Teaching like many social vocations, such as becoming a police officer or a firefighter, often has its ambitions deeply rooted in our first career aspirations, when little children are asked “what do you want to be when you grow up?” many answer “a teacher”.
Often that’s due to a great teacher inspiring them to enter the profession without which, there would be no other professions. After all, a life without education is a life without options.
However, a growing number of new teacher recruits are not new grads fresh out of university, without much practical childcare or life experience behind them. A new wave of teachers are second career teachers, those later in life who decide after a career in industry, business, or a range of other professions that their true calling is in helping others to reach their full potential.
There are a lot of benefits to being young when embarking on a career in the classroom, you certainly need energy, a joy for life, resilience, positivity and some degree of idealism, to cope with government directives, paperwork demands, administrative deadlines and unruly students. But there is also a lot to be said for teachers who enter the classroom after spending some time pursuing other careers.
In fact, The Telegraph boldly states that the best teachers are over 50 years of age.
For some returning to the classroom was inevitable, and was preceded by a career elsewhere simply due to the relatively low wages teaching offers, as Julie, aged 46, a teacher from New Jersey states:
“I rebelled against the idea of becoming a teacher because it’s what everyone always said I should do. I ended up working in marketing for 15 years but I found myself daydreaming about being a teacher more and more. I was turned off by the salary too, especially because it was much less than most of my friends were making.”
After years spent making more money but feeling unfulfilled, she returned to school, became certified as a teacher and has been teaching now for two years.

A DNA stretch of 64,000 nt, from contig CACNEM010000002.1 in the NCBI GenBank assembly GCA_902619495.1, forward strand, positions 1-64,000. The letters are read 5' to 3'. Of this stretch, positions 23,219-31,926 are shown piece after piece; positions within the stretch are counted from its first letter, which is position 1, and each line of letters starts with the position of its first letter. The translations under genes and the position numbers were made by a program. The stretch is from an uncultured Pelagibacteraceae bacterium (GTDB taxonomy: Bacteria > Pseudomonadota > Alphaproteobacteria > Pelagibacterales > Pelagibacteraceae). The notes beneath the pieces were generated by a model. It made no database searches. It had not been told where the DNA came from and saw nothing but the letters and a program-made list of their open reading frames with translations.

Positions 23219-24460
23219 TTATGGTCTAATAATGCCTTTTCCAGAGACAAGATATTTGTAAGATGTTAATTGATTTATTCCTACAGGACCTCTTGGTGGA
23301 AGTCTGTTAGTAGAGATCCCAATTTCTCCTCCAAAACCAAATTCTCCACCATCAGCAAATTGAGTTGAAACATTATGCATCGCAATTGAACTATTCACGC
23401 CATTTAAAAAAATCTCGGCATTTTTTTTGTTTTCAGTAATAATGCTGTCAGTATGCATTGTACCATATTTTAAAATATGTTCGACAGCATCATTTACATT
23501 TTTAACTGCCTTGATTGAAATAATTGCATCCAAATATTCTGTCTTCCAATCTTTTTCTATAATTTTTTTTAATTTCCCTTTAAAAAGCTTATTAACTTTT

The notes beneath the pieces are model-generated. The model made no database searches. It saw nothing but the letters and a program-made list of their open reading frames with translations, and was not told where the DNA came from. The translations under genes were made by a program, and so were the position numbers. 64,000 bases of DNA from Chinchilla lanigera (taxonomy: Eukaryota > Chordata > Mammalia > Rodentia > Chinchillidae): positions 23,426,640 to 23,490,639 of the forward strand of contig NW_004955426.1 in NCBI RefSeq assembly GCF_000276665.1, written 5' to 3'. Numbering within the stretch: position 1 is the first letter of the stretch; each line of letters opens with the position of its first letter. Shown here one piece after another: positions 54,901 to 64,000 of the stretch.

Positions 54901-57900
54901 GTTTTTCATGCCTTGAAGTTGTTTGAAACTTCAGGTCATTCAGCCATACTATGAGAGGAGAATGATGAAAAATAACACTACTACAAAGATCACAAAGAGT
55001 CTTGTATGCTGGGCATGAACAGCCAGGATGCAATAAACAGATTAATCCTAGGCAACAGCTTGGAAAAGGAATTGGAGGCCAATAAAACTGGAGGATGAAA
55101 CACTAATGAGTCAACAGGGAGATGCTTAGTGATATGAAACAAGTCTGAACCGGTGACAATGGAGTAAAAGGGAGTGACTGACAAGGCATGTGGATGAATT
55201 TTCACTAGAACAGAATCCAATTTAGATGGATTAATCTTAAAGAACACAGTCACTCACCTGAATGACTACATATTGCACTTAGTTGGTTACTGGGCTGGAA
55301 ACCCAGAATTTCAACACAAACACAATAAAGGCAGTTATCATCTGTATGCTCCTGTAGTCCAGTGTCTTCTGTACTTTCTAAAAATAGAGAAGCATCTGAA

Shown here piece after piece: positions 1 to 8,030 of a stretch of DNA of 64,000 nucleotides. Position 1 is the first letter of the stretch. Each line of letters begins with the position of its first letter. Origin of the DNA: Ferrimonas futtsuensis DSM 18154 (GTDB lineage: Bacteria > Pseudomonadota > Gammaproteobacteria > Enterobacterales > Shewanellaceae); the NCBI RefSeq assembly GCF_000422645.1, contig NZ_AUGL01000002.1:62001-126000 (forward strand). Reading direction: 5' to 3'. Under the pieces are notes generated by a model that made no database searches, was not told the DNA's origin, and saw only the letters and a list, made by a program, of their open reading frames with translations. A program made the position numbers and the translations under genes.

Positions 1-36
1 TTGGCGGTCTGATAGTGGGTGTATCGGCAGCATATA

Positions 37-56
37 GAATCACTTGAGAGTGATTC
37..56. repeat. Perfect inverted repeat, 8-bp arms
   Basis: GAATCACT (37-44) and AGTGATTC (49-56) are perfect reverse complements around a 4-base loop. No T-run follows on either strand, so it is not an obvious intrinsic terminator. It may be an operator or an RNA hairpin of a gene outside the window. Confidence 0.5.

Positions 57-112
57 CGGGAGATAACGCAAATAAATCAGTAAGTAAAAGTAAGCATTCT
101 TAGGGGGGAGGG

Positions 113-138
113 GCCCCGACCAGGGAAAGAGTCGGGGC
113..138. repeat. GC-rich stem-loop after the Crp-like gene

“It’s every bit as affirming as I knew it would be. The classroom is where I am meant to be- it’s my home”.
New teachers with experience in other careers bring with them transferrable skills that can benefit their students and schools. Because of this, second career teachers entering the profession often progress to positions of leadership quickly, resulting in increased responsibility, status and remuneration.
Often new young teachers complain that they don’t feel respected by parents, especially if they are younger than them and don’t have children of their own. In this respect teachers entering the profession later in life have an easier transition, their experience in the working world, including often having grown children of their own affords some level of respect and admiration from parents and colleagues.
Second career teachers should remember:
Teaching is a career of lifelong learning for you and your students. You have much to offer but must keep up to date on research, take advice from experienced educators, remain curious and maintain an open and evolving sense of self improvement.
Your skills are transferrable.
The knowledge and expertise you have developed in industry can benefit your students and inform your practice. Obviously connections can be made if you have worked in a field that directly relates to an academic subject, for example an former Engineer teaching Science. But even career choices that don’t seem at first glance to have much in common with a future in Education can offer skills and experiences that enrich your classroom.
For instance, former managers will find they already have people skills and understand meeting project deadlines, addressing groups of students will come easy to those who are well versed in public speaking through leading team meetings and making presentations. Identifying those transferrable skills you currently possess and have developed over your career can make the transition from the boardroom to the classroom all the more seamless.
It’s never too late.
Wherever you are in your career or whatever life stage you are at, if you have the drive and will to improve opportunities for the students in your care then it’s the perfect time to teach. If you are undecided on whether teaching is the (second) career for you, try taking this free online test.
For more information on ways you can break into teaching as a second career see alternative certification programs available at many training facilities.
Fiona Tapp, is a Freelance Writer, Educator and Mom. An Expert in the field of Pedagogy, a teacher of 13 years and Master’s Degree holder in Education. Take a look at herwebsite orblog to connect.
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